…..by Greg Israelsen
Today I read Charly by Jack Weyland. It was sitting on the coffee table (not at my apartment) so I picked it up and read it.
It was a quick read, and quite entertaining. I found myself laughing aloud at several parts, at some points in direct response to the words of the characters, and at others with incredulity at the incredible creativity that the author had to write some of these situations.
I enjoyed the quick moving plotline – while there was character development, it came as the story moved along, not as an aside in addition to plot development. I (obviously) liked Charly much more than Sam, although I found myself empathizing with him more as the story moved along. One reason for this is that the story is told from Sam’s perspective, so he looks back and recounts all the foolish things that he did, recounting them in exactly that light, and looks back on the things that his wife Charly did that endeared her to him, and recounts them with that emphasis. This subtle difference in the tone in which the two characters are presented serves to make the reader love Charly almost as much as Sam, and to view Sam much as one views oneself; that is, as a flawed individual who, despite his imperfections, has managed to find happiness in his life.
Throughout the book I wondered (and vocally questioned) why Charly liked Sam. He seemed like a self-righteous, proud, flawed punk who didn’t really seem to deserve someone as fun-loving, likeable, and loving as Charly. But as I said before, this is likely due in large part to the fact that we often view ourselves with all our flaws, while in those we greatly admire, respect, or love, we only see strengths. I asked my friend Stephanie why Charly was with a guy like Sam, and she explained that it wasn’t so much that Sam was a dreamboat or anything, but that they were in love. They were truly, madly, deeply in love, and that is the type of love that every girl (and lots of guys too I’m sure ) dreams of, and that is what made their story so special.
Thus, the love that bound the two becomes the point of the book. From the very beginning, it was apparent that they would get together (otherwise why would there be a book?) But they seemed destined for each other: he was uptight, closed-minded, and awkward; she a spontaneous, fun-loving, likable girl. As the story progressed, it was easy to observe the effect that each had on the other; Sam said things that only Charly would have said early on, and Charly became more down to earth and responsible, although she never lost her fun-loving attitude that made her so unique among the girls that Sam dated. This continued development of both individuals in the marriage relationship teaches a great lesson about the power of a strong marriage. At my friend’s wedding a few weeks ago, some advice was given that went something like this: Don’t try to reform each other, but instead provide support for each other’s continued development. (Only in a more poetic form ) Sam and Charly didn’t try to reform each other, but they were patient with each other as each struggled with their weaknesses and worked to overcome them.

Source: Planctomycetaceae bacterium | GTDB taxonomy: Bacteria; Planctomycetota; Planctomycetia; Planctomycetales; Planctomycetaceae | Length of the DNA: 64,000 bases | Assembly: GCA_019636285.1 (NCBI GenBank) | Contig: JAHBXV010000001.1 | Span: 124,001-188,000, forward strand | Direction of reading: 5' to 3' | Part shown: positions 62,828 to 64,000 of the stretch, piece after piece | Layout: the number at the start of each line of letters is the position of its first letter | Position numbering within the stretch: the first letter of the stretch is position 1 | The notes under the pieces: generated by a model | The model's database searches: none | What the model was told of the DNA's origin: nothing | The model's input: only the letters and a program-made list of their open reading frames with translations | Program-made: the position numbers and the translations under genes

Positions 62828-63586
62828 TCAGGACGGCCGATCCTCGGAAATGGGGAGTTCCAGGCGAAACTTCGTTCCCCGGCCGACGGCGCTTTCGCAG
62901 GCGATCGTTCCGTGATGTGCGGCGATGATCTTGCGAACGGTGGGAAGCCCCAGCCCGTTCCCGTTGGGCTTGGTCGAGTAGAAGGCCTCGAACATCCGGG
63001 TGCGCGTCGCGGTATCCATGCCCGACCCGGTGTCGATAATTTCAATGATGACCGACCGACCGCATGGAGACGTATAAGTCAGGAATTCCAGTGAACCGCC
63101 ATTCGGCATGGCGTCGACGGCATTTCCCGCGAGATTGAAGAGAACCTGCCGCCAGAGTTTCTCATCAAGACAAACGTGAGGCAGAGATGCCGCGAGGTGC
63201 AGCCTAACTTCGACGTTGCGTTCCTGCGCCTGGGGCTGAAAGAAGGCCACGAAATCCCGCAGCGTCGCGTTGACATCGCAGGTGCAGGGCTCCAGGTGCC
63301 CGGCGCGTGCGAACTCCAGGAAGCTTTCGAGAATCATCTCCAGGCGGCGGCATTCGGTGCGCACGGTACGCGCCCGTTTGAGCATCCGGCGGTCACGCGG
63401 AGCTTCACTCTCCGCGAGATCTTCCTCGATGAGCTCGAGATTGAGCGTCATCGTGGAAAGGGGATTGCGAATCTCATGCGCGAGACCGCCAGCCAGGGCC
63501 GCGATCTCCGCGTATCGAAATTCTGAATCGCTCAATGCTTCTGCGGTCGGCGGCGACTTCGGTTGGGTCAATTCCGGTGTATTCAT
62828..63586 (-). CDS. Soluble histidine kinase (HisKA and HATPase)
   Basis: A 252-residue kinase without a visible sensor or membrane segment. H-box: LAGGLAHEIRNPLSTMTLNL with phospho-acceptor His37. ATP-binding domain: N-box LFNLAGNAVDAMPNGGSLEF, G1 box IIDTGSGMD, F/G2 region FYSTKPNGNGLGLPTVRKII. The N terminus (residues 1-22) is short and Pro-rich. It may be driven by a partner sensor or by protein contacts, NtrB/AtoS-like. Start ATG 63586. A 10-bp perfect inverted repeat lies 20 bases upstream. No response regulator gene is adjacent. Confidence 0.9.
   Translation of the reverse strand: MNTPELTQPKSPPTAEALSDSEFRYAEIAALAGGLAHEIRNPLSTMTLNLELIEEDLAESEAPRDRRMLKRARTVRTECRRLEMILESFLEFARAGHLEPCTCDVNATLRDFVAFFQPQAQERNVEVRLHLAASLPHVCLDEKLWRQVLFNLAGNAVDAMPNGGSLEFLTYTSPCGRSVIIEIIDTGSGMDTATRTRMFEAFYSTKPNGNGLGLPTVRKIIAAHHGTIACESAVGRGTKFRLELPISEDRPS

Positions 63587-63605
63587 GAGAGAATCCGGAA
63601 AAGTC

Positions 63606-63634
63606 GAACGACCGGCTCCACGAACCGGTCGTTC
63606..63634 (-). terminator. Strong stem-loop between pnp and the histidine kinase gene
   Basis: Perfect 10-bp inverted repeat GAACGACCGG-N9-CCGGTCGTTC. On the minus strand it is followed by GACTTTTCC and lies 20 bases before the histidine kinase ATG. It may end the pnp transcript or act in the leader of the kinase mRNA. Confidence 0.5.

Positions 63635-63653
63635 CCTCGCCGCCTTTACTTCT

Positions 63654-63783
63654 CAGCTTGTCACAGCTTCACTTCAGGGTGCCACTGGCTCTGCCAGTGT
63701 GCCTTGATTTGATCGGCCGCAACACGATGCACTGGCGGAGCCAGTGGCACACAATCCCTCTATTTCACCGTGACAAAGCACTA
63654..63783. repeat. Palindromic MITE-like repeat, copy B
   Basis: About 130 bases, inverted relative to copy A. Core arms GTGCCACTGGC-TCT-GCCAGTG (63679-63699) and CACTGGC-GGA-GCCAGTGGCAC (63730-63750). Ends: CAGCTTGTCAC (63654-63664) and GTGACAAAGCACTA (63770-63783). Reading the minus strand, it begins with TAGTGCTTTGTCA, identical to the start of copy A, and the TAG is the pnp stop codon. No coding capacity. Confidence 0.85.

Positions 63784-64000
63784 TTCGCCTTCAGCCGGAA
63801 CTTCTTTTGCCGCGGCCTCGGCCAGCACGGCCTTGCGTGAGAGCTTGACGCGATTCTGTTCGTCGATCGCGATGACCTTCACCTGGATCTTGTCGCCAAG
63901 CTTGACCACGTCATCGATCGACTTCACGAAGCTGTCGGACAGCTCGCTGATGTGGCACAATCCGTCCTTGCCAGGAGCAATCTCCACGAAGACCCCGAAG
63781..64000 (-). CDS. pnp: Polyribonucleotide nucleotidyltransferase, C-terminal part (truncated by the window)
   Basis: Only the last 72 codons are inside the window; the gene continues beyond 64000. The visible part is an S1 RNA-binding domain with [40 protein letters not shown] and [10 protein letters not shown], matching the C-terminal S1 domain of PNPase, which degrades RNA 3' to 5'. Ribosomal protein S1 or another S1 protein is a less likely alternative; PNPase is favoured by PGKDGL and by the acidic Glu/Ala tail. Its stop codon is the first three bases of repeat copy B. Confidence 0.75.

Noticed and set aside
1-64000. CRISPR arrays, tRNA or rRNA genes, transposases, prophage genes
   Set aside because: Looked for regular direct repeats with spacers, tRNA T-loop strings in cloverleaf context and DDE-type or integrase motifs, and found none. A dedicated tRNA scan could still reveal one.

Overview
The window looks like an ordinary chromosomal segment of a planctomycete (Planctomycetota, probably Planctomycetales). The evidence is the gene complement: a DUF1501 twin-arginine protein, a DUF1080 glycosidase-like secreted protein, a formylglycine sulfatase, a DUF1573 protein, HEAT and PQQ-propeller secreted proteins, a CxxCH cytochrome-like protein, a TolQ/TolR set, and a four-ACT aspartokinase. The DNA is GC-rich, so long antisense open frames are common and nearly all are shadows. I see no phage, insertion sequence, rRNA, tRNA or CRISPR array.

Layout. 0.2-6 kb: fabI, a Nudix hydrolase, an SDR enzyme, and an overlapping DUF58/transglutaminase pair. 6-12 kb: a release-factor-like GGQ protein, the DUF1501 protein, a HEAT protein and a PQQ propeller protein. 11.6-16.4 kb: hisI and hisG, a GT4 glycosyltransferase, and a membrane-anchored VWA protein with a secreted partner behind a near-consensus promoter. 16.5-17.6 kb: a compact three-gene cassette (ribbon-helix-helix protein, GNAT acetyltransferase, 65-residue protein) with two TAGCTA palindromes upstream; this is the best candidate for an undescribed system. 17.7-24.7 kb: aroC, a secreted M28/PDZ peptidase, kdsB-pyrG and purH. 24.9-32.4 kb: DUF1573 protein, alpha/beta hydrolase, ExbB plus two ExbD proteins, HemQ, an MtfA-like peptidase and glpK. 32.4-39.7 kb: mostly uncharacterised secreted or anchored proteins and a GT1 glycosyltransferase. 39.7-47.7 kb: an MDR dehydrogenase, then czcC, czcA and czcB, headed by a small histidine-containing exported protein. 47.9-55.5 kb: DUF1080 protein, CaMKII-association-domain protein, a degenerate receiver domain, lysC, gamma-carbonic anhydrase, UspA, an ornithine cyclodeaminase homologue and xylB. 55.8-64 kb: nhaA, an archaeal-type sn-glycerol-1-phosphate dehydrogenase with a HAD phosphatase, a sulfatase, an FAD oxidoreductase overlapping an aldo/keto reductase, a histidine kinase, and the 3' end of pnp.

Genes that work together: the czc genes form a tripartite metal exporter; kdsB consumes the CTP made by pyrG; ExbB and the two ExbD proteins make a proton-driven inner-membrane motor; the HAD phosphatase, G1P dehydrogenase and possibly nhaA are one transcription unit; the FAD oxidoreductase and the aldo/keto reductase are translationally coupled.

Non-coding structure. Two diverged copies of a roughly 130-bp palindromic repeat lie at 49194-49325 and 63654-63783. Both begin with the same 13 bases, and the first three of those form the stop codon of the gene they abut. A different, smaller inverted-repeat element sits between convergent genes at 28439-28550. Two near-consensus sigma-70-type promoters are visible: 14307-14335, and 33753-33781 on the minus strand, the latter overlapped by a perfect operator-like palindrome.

Two examples from the time that the home was being built. Charly, frustrated at the slow progress they were making on their home, wanted to compromise her standards and work on Sunday instead of going to Church. Sam, too proud to accept offers of help from anyone, was unable to provide the shelter for his family that he was responsible for. While Charly decided not to go to church, Sam finally broke down and explained their plight to the local bishop. Members from the local congregation came to help work on the home, and Charly overcame her frustrations and began attending church again. In this difficult situation, flaws in both characters were revealed, but rather than point them out and try to change them, each merely supported the other as s/he suffered the necessary trial in order to overcome their respective weaknesses and progress.
In the end, I would recommend the book. Obviously this is a classic in Mormon literature (Stephanie could hardly believe I had never read it or seen the film). But the heart touching story of the short love between Charly and Sam contains lessons of patience, love, and of course the blessings of the gospel of Christ that will entertain, inspire, and uplift the reader regardless of his/her background.